Coco Chanel. A woman of our time by Annarita Briganti
The new book by Annarita Briganti gives new life to Mademoiselle Coco, protagonist of a room by Andrea Concas on ClubHouse and a reading in the name of Art really unpublished and all to be discovered…
Gabrielle “Coco” Chanel was a creative and avant-garde woman, able to change – through her creations and her stubbornness – the concept of femininity and to be an inspiration for future generations.
Coco’s life – motherless and abandoned by her father – was nourished by the thirst for knowledge, for culture, for living her time in the amazing golden Paris of the 20th century, for revenge against the adversities of her life, always strongly and inevitably influenced by the artistic scene with which she shared the revolutionary spirit of the artists of the time.
Chanel is narrated, with an original and sincere vision, by Annarita Briganti – cultural journalist of Repubblica and writer – in her latest book Coco Chanel, una donna del nostro tempo published by Cairo Editore.
A story to be rediscovered that of the great Coco, which, thanks to the whirling and engaging essay by Briganti, takes us back in time for a story that has all the flavor of contemporaneity.
Through his friendships with artists and exposure to the cultural movements of the time, art, literature, philosophy, theater, music, and film became part of his daily life and inspiration for his creations.
In 1929 Gabrielle Chanel met Salvador Dali with whom she established a relationship of affection and mutual artistic influences: Dali, in fact, asked her to collaborate on the decorations for “Bacchanal” and then gave Mademoiselle a painting, a golden ear of corn on a black background, which Coco will always love.
Freedom, curiosity, challenge of codes, construction and deconstruction: Coco applies these concepts to her garments, as well as to her life.
Yesterday for the usual appointment of Andrea Concas on ClubHouse for the Art&Culture schedule of ClubItalia the writer Annarita Briganti, together with many participants answered questions, receiving a tribute to the writing by Roberto Concas, Art Historian and Semiologist, of which we report the transcript, almost faithful to the intervention:
ROBERTO CONCAS: Annarita will forgive me, but I don’t want to celebrate Coco Chanel, or say anything about the book, but just say: buy the book, you won’t regret it.
I’d like to celebrate you, Annarita, as a writer instead!!!
I’m doing this as someone who just read your book, riding 300 km while sitting, opposite the direction of travel, behind the seat of a motorcycle, an 883!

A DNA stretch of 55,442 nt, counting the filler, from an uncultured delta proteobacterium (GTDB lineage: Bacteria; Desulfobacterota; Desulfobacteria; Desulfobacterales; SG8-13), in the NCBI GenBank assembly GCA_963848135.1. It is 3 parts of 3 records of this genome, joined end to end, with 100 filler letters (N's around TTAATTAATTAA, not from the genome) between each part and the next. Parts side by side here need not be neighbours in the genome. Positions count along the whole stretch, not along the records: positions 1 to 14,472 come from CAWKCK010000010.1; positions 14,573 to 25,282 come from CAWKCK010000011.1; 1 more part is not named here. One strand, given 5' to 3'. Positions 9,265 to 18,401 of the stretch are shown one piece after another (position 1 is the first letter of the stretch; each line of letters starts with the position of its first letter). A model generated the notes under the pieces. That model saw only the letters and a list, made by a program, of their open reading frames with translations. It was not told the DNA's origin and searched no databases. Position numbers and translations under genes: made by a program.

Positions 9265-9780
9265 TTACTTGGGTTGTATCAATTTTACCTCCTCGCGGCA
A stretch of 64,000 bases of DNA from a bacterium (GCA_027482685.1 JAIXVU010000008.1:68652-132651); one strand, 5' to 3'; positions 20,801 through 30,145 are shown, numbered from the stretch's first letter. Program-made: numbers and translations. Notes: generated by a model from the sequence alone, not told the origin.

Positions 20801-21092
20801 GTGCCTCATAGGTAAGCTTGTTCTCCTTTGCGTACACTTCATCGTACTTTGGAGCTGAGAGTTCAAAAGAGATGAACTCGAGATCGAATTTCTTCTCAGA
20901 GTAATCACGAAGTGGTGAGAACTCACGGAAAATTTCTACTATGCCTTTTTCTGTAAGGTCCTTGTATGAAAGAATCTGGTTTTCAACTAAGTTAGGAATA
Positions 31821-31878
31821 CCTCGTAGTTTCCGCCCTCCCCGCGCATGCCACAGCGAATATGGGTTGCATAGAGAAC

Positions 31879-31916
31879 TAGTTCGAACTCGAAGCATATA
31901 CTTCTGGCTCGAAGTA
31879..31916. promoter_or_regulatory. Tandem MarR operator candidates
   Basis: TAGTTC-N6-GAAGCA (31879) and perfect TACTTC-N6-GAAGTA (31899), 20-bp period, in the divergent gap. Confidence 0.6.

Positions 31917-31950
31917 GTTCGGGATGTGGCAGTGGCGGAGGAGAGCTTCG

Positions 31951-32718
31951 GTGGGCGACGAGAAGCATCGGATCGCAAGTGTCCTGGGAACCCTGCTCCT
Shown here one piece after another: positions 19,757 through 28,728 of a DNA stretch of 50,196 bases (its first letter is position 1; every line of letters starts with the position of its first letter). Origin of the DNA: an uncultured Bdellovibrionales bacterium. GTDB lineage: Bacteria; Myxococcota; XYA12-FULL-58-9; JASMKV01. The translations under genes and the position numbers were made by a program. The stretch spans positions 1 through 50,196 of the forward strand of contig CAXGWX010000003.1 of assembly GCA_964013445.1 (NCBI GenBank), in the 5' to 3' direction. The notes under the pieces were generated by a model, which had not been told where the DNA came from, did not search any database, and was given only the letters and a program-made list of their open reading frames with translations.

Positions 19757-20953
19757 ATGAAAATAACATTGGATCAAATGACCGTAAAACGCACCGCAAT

I feel like a “Bachelor!”
I read your book, and I have to make a note to you immediately!!!
Be patient, but it won’t be all glory!!!
And yes, it’s an editorial note, because between chapters in the book, you left a single blank page!!!
One and a half at the most!!!
Too little to catch my breath!
Really too little, you have to understand that in between chapters, you also have to “breathe”!!!
Meanwhile, I want to say that your essay, should be read in one go anyway, and only then, at a later time, should it be understood, interpreted, pondered and even studied!
Then if I’m allowed to?
I’d like to comment on your book in a sort of binary code, not really with the sequence of 01-01,
But, in a parallel between how you Write and Art!
I’d like to say that your book is a bit “Dadaist”, but that’s not enough, even though in the first chapter “alone”, you use the demonstrative pronoun “She”, “She who” 12 times, certainly to emphasize the strong role of “She” Coco Chanel, but also to break, immediately and forcefully, a condition of the story that could seem linear!!!
If you think this can also be a first question?
ANNARITA BRIGANTI: No, no, go ahead. I really like the critique!!!
ROBERTO CONCAS: But your writing is also “Cubist”, for how you made use of the fourth dimension “space-time” by talking about yourself, suddenly, in the first person, and with another perspective!
Amazing how you do it so well!!!
I could tell you again that your essay is certainly “Impressionist” in the way you profile the many different characters mentioned, from Gabrielle Chanel’s men, to Winston Churchill and Marilyn!
I could tell you that your writing is “Surrealist” because, at times, and always suddenly, we find ourselves in a space that can only be defined: “Surreal”!
I could tell you again that you follow the “dark light of Realism”, when you talk about the Second World War and about Her, Coco Chanel, entangled for “maternal” love, as you say, in a bad story!
I could tell you that your writing is “naturally Futurist”, because you pass, without solution of continuity, from a train, to an airplane up to the attentions of a “mechanic”, of “She” who has been a great one!
Finally, I could tell you again, moving to the Big Apple, that “A Star Is Born,” yes of writing; and it’s you Annarita!!!!
Can I get straight back on the bike?
ANNARITA BRIGANTI: NO!!! Stay like that!!!
ROBERTO CONCAS: Thank you!
Photo Credits: P.Horst Getty Images